- Written by Brian Keahl
- Category: Emergency Communications
- Published: 31 May 2018
- Hits: 13497
Emergency Communications deployment has similarities to camping and backpacking trips, where you need to pack everything you need with you without overloading yourself. Striking the proper balance is challenging, because no matter how hard you try you will usually find something you should have packed and something you should have left behind, because we never know what the requirements of the deployed location will be.
It's safe to say that one item likely to be on any deployment list is some form of enhanced antenna to improve the ability to reach out to distant repeaters, or even function as an ad-hoc cross-band repeater.
Arrow makes a great dual band J-pole that breaks down to be pretty portable, but requires a pole to be mounted to, as is the case with most commercial antennas. It's possible to bring a tripod along, or some type of mount that can be attached to your vehicle, but that may require your deployment be restricted to a parking lot or your vehicle. Sometimes that will be the case by necessity, but it does isolate you from your served agency members.
Ideally we'd want to have an easy to deploy antenna that is light, compact, and easily deployed. One solution is the "Roll-Up" antenna, affectionately called the "Slim Jim". Slim-Jim antennas, not to be confused with the tasty treat, are constructed using ladder line, a little solder, and some coax with a connector, much as you'd construct an HF dipole antenna.
While many Amateur Radio operators make their own HF antennas, most tend to purchase their VHF/UHF antennas, even though they can and will operate on the same principles as an HF antenna. Remember, an antenna is nothing more than a resonant conductor, be it wire or pipe made of steel, aluminum, or copper. For those that have built tape-measure Yagis, this requires a bit more soldering, but less mechanical assembly work.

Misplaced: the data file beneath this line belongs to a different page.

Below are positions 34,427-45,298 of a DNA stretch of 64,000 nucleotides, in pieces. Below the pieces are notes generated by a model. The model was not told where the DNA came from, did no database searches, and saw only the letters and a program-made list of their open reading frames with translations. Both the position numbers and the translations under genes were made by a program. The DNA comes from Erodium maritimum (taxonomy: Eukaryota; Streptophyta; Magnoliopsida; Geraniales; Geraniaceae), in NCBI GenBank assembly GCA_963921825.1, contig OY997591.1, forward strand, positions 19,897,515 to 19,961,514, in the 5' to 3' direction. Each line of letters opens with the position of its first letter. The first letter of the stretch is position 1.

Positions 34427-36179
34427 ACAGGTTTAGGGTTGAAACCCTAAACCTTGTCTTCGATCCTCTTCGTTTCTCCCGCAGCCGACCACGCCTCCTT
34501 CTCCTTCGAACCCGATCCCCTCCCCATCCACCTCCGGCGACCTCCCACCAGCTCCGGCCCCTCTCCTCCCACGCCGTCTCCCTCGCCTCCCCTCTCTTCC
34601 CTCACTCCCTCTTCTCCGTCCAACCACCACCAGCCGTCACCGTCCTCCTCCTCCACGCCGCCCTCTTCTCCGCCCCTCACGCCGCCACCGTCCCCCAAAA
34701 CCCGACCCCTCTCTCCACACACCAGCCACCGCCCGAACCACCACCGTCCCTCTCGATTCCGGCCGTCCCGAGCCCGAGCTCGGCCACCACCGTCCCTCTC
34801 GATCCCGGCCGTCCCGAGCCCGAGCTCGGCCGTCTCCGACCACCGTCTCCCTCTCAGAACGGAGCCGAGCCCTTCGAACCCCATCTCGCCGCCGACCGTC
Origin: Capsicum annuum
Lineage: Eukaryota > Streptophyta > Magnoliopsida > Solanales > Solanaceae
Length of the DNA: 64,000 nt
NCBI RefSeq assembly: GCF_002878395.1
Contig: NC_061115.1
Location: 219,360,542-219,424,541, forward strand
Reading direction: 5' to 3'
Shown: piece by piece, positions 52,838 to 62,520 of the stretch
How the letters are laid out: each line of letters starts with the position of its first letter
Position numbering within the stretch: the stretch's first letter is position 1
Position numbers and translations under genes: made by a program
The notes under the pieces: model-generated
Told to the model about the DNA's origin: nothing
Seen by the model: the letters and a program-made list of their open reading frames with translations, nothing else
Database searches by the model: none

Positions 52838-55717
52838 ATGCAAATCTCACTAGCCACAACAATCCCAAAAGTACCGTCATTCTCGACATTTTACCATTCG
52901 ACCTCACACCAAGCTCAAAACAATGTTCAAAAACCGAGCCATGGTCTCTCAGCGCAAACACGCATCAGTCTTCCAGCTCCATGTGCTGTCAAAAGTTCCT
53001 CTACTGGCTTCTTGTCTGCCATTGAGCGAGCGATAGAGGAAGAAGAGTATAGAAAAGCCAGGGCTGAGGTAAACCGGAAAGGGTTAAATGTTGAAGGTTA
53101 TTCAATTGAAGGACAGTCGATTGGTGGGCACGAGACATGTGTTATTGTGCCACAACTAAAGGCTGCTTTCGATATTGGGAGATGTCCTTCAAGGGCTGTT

While it doesn't have great gain, the SlimJim does have the benefit of being very inexpensive to make, can be tuned fairly easily, and there is even a design for a dual-band version that could be used to setup on-the-fly cross-band repeaters as well as to communicate with them (see graphic).
Since the antenna is end-fed, you can throw a rope or thick twine over a tree limb or other above-ground object and tie it to the end of the Slim-Jim and hoist the antenna into the air! Because of its construction, it can be rolled up into a small coil and easily packed away.
An antenna would greatly increase the range of an HT, particularly if operating from inside a building. With this type of antenna the coax could be run out a window or door and an HT or base station operated from inside a structure. There is, as always, a trade-off. Gain is not as good, particularly on 440mhz, as would be with other antennas.
For more information, and instructions on how to construct your own flexible/portable SlimJiim antenna, visit http://www.qsl.net/sterling/Activities/20170301_J-Pole_Build/Emergency_antennas.pdf